Feature:Video

Santorum: ‘I don’t believe in an America where the separation of church and state is absolute’ [VIDEO]

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Caroline May
Political Reporter

Sunday morning’s “This Week with George Stephanopoulos” found former Pennsylvania Sen. Rick Santorum defending his belief in the intersection of religion and politics.

Stephanopoulos pressed Santorum on comments he made about former President John F. Kennedy’s 1960 address to the Greater Houston Ministerial Association, in which Kennedy strongly affirmed his belief in the separation of church and state.

Stephanopoulos pointed out that earlier in the campaign, Santorum said Kennedy’s speech made him “almost throw up.” Stephanopoulos asked why.

“Because the first line — the first substantive line in speech says, ‘I believe in an America where the separation of church and state is absolute,’” Santorum said. “I don’t believe in an America where the separation of church and state is absolute. The idea that the church can have no influence or no involvement in the operation of the state is absolutely antithetical to the objectives and vision of our country.”

Santorum explained that the First Amendment does not mean people of faith should been out of the public square, but rather very much a part of it.

“This is the First Amendment. The First Amendment says the free exercise of religion. That means bringing everybody —people of faith and no faith — into the public square” he said. “Kennedy for the first time articulated the vision saying, ‘No, faith is not allowed in the public square, I will keep it separate.’ Go on and read the speech, ‘I will have nothing to do with faith. I won’t consult with people of faith.’ It was an absolutist doctrine that was foreign at the time of 1960.”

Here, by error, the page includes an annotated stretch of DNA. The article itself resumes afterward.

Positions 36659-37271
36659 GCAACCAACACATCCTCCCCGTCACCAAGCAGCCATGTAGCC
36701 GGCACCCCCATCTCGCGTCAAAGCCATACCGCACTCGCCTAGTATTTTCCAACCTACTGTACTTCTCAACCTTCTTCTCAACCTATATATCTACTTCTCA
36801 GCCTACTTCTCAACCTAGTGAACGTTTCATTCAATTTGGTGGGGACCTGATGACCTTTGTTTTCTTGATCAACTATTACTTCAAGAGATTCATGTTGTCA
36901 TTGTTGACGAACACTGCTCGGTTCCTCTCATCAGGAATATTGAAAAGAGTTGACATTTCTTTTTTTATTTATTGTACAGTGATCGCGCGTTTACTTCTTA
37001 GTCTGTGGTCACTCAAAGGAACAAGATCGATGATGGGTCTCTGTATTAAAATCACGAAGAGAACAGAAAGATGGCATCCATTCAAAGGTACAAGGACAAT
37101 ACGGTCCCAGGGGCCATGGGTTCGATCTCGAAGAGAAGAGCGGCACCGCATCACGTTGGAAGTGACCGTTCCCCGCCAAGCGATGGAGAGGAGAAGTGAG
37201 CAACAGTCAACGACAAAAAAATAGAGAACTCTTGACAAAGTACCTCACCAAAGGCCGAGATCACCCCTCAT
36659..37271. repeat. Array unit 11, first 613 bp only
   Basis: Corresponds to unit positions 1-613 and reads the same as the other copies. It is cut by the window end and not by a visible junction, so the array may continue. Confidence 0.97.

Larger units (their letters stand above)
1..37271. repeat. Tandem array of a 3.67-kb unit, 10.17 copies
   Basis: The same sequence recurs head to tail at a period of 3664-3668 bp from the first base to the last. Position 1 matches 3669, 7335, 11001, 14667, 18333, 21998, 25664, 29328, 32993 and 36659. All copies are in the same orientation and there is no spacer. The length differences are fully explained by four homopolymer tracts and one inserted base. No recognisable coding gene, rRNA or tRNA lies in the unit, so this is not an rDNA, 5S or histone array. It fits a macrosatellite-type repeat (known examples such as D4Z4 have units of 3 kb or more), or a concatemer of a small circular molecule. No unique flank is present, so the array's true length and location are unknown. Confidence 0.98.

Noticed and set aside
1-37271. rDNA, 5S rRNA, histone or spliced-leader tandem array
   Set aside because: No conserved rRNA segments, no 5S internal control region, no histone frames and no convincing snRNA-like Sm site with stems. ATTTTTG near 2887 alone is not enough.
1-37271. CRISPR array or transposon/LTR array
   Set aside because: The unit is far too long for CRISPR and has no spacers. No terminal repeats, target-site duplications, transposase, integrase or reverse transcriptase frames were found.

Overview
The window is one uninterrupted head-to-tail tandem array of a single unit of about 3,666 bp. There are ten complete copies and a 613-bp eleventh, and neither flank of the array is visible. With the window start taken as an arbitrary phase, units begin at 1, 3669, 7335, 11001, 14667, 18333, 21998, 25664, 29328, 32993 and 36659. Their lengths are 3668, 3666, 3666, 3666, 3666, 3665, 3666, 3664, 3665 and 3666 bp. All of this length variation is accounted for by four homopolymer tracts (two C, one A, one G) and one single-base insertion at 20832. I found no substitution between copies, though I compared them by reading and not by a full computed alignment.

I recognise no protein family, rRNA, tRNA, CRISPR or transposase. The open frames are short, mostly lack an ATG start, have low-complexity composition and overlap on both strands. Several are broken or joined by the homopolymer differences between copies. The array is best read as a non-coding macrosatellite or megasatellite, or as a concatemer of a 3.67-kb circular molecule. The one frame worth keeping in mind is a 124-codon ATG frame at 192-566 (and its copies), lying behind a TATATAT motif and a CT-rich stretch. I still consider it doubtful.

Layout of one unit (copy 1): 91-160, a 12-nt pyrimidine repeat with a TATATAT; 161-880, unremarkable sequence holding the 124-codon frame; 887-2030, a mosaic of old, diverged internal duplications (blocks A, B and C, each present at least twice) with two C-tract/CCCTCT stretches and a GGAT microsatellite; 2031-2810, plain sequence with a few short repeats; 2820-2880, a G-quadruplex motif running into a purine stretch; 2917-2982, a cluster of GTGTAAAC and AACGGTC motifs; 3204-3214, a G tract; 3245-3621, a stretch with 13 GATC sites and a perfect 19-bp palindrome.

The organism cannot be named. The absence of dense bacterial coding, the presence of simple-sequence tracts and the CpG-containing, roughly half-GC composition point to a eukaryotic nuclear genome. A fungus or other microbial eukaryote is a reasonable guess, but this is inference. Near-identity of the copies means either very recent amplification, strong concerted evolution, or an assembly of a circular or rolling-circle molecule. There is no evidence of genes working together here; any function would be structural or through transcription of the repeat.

Santorum explained that his goal is to encourage and make people of faith or no faith feel comfortable coming into the public square.

Stephanopoulos further pushed Santorum on his comment that Kennedy’s speech made him “want to throw up.”

“Absolutely,” Santorum said, “To say that people of faith have no role in the public square? You bet that makes you throw up. What kind of country do we live in that says only people of non-faith can come in the public square and make their case? That makes me throw up and it should make every American.”

Santorum added that the Obama administration is imposing their values on people of faith, “the next logical step when people of faith — at least according to John Kennedy — have no role in the public square.”

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